During the launch, Jo Lesser-Oltheten, Director of West Africa Mission, USAID, underlined the importance of SERVIR’s use of cutting-edge data to provide solutions to 21st Century problems.
Lawrence Friedl, the Director of the Applied Sciences Program within the Earth Science Division at NASA Headquarters, said the agency is excited about all the many innovations and achievements this new phase will achieve.
“Together with people and institutions in the region, SERVIR West Africa 2 will lead to bigger and better ways; geospatial and earth science information benefits the region, building on the successes of the first phase,” he noted.
Hosted by the AfriGEO Symposium, Davis Adieno of Global Partnership for Sustainable Development Data (GPSDD) introduced the Africa Data Capacity Accelerator for Climate & Health launch in partnership with data.org’s Capacity Accelerator Network.
Ronda Zelezny-Green, Capacity Accelerator Network at data.org, introduced the Network, noting its support for data to enhance social impact.
She stressed that data.org works to increase data capacity, using the data commons and identifying best practices for social impact.
During the closing session of AfriGEO, Zelezny-Green stressed that “…we cannot afford not to do this data work,” calling it the bedrock for climate action, Indigenous Peoples issues, healthcare, disaster risk reduction, and agriculture, among others.
Amos Kabo-bah, Acting Dean for the International Relations Office, University of Energy and Natural Resources (UENR), called on all stakeholders to work together to transform decision-making processes through EO.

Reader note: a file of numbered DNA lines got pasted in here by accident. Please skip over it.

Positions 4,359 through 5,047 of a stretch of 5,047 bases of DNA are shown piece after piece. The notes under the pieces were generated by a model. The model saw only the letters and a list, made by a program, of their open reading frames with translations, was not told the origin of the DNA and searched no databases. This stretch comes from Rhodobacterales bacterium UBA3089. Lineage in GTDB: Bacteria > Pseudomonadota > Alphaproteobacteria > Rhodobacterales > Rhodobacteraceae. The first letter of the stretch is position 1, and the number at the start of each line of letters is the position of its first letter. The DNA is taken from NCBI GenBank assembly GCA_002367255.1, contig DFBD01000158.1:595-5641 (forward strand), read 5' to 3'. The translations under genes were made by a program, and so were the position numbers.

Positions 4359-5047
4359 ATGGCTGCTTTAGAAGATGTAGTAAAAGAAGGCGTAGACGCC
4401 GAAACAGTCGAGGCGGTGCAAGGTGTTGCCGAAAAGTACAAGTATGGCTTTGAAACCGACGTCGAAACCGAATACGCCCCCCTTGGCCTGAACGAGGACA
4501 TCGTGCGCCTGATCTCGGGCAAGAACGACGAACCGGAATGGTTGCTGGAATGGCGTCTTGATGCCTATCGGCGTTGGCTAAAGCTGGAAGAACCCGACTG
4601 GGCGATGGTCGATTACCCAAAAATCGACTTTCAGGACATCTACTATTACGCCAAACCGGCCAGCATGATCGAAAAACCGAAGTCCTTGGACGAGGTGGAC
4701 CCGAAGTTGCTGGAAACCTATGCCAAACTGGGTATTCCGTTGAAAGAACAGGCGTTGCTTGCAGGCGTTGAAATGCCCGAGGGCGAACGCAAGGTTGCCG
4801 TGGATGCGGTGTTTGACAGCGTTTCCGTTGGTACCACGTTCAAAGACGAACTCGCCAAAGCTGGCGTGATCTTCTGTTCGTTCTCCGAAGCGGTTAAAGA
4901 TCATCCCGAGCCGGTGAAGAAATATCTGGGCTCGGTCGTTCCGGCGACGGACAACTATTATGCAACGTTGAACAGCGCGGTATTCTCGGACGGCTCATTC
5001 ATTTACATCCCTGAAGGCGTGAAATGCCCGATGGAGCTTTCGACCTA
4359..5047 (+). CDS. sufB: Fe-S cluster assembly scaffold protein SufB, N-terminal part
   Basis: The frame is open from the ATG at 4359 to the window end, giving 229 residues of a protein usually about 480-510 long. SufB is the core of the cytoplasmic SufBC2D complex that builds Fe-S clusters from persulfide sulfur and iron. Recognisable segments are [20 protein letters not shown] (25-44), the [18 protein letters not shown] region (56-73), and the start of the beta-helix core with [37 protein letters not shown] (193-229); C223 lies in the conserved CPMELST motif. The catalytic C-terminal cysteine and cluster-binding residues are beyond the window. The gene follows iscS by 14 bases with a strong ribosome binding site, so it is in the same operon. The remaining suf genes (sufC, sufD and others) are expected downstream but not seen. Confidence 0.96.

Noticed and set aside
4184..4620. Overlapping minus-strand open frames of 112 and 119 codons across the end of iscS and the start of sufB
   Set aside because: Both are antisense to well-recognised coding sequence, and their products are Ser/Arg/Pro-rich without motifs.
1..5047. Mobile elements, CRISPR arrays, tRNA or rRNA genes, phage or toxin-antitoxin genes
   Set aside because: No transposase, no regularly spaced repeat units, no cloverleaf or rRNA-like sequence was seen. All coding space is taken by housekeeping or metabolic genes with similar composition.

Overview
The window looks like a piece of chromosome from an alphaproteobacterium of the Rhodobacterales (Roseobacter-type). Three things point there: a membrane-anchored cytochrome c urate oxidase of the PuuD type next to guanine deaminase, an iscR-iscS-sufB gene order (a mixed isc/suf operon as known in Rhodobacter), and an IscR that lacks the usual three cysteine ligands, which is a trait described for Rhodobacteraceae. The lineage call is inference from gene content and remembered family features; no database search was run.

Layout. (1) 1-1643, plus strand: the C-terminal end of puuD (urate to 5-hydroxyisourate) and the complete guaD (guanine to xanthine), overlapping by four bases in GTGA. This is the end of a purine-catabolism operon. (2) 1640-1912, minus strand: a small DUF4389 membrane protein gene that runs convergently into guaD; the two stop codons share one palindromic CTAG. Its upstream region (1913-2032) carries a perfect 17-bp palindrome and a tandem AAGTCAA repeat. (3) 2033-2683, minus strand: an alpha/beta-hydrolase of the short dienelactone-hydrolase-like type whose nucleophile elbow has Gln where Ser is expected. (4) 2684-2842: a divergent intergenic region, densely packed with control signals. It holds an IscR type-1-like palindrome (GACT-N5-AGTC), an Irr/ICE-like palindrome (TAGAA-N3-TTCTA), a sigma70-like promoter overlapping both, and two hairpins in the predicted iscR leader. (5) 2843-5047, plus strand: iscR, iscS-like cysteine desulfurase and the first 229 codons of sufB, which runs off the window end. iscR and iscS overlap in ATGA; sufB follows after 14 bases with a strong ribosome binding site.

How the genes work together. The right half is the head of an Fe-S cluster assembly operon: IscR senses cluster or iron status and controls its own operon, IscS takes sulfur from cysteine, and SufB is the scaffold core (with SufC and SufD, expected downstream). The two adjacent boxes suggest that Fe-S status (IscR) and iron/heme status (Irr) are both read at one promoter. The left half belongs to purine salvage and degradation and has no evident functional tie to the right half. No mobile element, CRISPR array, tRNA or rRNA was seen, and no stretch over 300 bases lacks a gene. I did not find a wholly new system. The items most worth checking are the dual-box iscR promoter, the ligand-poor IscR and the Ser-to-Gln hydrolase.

The week ended with training on monitoring and early warning for floods, held on November 4 and 5, 2022.
Participants and Objectives
The training brought together partners: SERVIR Science and Coordination Office and SERVIR Eastern and Southern Africa hub, Spatial Informatics Group (SIG) and Digital Earth Africa (DE Africa), through the partnership of AfriGEO and Committee on Earth Observation Satellites (CEOS), to deliver the training that aimed to introduce various geospatial data infrastructure options available to researchers and decision-makers and to explore uses of different Earth observation tools to address floods challenges experienced all over Africa.
The training objectives were to improve the awareness of different stakeholders of different geospatial data infrastructure options and Earth observation tools, as well as increase their capacity to use various tools available for monitoring floods and to inform early action and preparedness.
The training was further aimed at understanding community challenges related to floods; introducing decision-makers to different geospatial data infrastructure options available and improving the awareness of stakeholders on available tools for flood monitoring and flood early warning: HYDRAFloods, GEOGloWS-CBFEWS, ECMWF and WOfS.
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It would also improve their capacity on the use of existing tools for decision making using showcases: HYDRA Floods, DE Africa Tools for Flood mapping, value of data integration of In-situ and EO data to supplement existing data gaps, use of SAR data in mapping spatial extent of floods, integration with biophysical data (population, infrastructure, housing, health facilities, WASH facilities) to analyze resources and people affected and linkages with forecast-based financing.